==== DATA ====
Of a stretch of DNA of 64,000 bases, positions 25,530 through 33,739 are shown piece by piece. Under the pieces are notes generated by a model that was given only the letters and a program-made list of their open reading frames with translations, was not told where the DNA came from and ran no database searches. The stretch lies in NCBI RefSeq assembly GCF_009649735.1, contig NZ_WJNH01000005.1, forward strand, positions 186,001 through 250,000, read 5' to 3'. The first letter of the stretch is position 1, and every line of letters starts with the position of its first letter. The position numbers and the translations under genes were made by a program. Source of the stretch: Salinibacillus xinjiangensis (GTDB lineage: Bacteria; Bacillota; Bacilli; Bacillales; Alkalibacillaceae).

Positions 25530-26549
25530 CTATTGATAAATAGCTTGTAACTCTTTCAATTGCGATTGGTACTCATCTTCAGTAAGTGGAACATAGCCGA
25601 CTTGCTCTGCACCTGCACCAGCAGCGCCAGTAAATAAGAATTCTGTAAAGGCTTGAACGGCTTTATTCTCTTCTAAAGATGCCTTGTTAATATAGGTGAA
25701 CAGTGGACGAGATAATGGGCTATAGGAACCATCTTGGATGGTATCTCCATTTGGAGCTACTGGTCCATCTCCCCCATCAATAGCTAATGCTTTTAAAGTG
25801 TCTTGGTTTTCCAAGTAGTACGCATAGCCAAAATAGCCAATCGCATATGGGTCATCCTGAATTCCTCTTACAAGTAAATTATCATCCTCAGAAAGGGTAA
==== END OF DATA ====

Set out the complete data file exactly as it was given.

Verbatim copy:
Of a stretch of DNA of 64,000 bases, positions 25,530 through 33,739 are shown piece by piece. Under the pieces are notes generated by a model that was given only the letters and a program-made list of their open reading frames with translations, was not told where the DNA came from and ran no database searches. The stretch lies in NCBI RefSeq assembly GCF_009649735.1, contig NZ_WJNH01000005.1, forward strand, positions 186,001 through 250,000, read 5' to 3'. The first letter of the stretch is position 1, and every line of letters starts with the position of its first letter. The position numbers and the translations under genes were made by a program. Source of the stretch: Salinibacillus xinjiangensis (GTDB lineage: Bacteria; Bacillota; Bacilli; Bacillales; Alkalibacillaceae).

Positions 25530-26549
25530 CTATTGATAAATAGCTTGTAACTCTTTCAATTGCGATTGGTACTCATCTTCAGTAAGTGGAACATAGCCGA
25601 CTTGCTCTGCACCTGCACCAGCAGCGCCAGTAAATAAGAATTCTGTAAAGGCTTGAACGGCTTTATTCTCTTCTAAAGATGCCTTGTTAATATAGGTGAA
25701 CAGTGGACGAGATAATGGGCTATAGGAACCATCTTGGATGGTATCTCCATTTGGAGCTACTGGTCCATCTCCCCCATCAATAGCTAATGCTTTTAAAGTG
25801 TCTTGGTTTTCCAAGTAGTACGCATAGCCAAAATAGCCAATCGCATATGGGTCATCCTGAATTCCTCTTACAAGTAAATTATCATCCTCAGAAAGGGTAA